Managing the pandemic-relocation concept for COVID-19 intensive care patients and non-COVID-19 intensive care patients in Baden-Wurttemberg

This article was originally published here

Anaesthesist. 2021 Apr 28. doi: 10.1007/s00101-021-00961-4. Online ahead of print.

ABSTRACT

BACKGROUND: A sharp rise in COVID-19 infections threatened to lead to a local overload of intensive care units in autumn 2020. To prevent this scenario a nationwide relocation concept was developed.

METHODS: For the development of the concept publicly available infection rates of the leading infection authority in Germany were used. Within this concept six medical care regions (clusters) were designed around a center of maximum intensive care (ECMO option) based on the number of intensive care beds per 100,000 inhabitants. The concept describes the management structure including a structural chart, the individual tasks, the organization and the cluster assignment of the clinics. The transfers of intensive care patients within and between the clusters were recorded from 11 December 2020 to 31 January 2021.

RESULT: In Germany and Baden-Württemberg, 1.5% of patients newly infected with SARS-CoV‑2 required intensive care treatment in mid-December 2020. With a 7-day incidence of 192 new infections in Germany, the hospitalization rate was 10% and 28-35% of the intensive care beds were occupied by COVID-19 patients. Only 16.8% of the intensive care beds were still available, in contrast to 35% in June 2020. The developed relocation concept has been in use in Baden-Württemberg starting from 10 December 2020. From then until 7 February 2021, a median of 24 ± 5/54 intensive care patients were transferred within the individual clusters, in total 154 intensive care patients. Between the clusters, a minimum of 1 and a maximum of 15 (median 12.5) patients were transferred, 21 intensive care patients were transferred to other federal states and 21 intensive care patients were admitted from these states. The total number of intensive care patients transferred was 261.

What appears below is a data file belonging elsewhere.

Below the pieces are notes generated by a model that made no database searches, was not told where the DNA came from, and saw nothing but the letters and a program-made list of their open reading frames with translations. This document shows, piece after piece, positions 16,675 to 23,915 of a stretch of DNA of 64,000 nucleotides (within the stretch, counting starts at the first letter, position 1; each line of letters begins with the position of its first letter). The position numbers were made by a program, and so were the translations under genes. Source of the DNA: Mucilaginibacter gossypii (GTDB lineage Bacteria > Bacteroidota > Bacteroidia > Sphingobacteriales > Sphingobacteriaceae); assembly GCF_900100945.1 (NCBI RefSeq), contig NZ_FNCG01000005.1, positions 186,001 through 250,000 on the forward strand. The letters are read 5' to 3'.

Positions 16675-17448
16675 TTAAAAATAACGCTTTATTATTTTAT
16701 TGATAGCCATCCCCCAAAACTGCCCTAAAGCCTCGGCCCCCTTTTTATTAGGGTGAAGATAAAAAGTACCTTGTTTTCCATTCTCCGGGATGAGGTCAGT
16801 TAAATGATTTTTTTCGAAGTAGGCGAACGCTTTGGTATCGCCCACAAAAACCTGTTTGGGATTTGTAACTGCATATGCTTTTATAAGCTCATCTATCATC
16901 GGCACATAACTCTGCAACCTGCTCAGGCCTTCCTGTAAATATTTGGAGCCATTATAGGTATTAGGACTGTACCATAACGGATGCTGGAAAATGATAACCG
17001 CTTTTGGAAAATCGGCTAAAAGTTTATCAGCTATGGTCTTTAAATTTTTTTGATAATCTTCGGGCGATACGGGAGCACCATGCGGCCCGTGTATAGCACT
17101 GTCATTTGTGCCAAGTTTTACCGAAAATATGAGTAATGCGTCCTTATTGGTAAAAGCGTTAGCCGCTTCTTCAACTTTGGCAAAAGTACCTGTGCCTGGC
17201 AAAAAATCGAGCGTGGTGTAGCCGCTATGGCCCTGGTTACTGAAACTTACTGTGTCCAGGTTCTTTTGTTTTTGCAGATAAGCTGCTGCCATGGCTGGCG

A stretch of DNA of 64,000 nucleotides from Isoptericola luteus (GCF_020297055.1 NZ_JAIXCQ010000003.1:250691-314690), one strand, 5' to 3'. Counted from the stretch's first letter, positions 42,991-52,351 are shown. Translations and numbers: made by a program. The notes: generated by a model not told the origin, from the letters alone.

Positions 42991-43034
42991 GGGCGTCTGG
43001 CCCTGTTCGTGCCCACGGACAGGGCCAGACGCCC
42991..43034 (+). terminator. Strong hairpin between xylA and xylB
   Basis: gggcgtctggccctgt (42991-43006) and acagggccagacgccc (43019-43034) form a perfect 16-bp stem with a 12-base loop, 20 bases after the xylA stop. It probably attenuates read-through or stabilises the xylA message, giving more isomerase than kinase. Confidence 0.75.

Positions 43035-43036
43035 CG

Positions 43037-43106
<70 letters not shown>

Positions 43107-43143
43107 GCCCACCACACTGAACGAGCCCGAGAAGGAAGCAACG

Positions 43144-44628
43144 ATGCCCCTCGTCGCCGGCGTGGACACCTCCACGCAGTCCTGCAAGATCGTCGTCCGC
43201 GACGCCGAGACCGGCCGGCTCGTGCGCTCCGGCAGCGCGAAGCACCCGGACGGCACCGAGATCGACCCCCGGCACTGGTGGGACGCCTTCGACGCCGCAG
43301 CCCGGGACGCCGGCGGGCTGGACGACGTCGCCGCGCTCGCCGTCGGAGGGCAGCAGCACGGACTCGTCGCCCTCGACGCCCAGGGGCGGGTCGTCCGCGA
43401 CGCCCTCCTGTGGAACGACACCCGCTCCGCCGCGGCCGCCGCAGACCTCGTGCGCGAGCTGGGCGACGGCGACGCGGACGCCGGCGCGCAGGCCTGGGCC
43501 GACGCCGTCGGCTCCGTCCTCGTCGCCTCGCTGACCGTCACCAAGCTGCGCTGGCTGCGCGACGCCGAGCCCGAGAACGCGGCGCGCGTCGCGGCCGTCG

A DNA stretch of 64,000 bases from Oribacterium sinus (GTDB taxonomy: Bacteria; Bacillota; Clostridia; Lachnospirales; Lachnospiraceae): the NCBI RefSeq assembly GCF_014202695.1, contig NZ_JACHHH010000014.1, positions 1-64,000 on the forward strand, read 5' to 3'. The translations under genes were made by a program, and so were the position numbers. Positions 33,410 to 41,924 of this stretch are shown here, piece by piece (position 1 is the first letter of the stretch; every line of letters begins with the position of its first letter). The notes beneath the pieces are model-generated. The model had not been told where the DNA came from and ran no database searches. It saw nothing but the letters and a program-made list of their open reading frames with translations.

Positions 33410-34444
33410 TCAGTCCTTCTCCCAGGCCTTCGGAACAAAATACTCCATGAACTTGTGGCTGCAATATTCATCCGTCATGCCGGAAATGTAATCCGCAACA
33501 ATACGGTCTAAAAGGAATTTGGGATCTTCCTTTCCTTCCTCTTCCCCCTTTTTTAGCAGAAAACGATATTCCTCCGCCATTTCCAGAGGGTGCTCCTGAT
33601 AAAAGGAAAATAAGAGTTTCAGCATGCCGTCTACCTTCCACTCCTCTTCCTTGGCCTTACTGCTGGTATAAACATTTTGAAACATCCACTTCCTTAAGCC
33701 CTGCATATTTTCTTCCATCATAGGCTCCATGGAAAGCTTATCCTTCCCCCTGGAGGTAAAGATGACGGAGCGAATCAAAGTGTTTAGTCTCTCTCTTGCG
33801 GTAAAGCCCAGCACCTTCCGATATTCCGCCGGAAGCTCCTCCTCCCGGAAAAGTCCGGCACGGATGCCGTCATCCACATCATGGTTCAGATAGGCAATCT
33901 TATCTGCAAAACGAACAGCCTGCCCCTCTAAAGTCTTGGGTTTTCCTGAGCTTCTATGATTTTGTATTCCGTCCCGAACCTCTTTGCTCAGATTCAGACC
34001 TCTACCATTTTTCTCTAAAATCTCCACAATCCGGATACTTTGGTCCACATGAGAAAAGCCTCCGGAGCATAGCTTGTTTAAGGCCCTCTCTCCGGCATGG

CONCLUSION: If the number of infections with SARS-CoV‑2 increases, a nationwide relocation concept for COVID-19 intensive care patients and non-COVID-19 intensive care patients should be installed at an early stage in order not to overwhelm the capacities of hospitals. Supply regions around a leading clinic with maximum intensive care options are to be defined with a central management that organizes the necessary relocations in cooperation with regional and superregional rescue service control centers. With this concept and the intensive care transports carried out, it was possible to effectively prevent the overload of individual clinics with COVID-19 patients in Baden-Württemberg. Due to that an almost unchanged number of patients requiring regular intensive care could be treated.

PMID:33909104 | DOI:10.1007/s00101-021-00961-4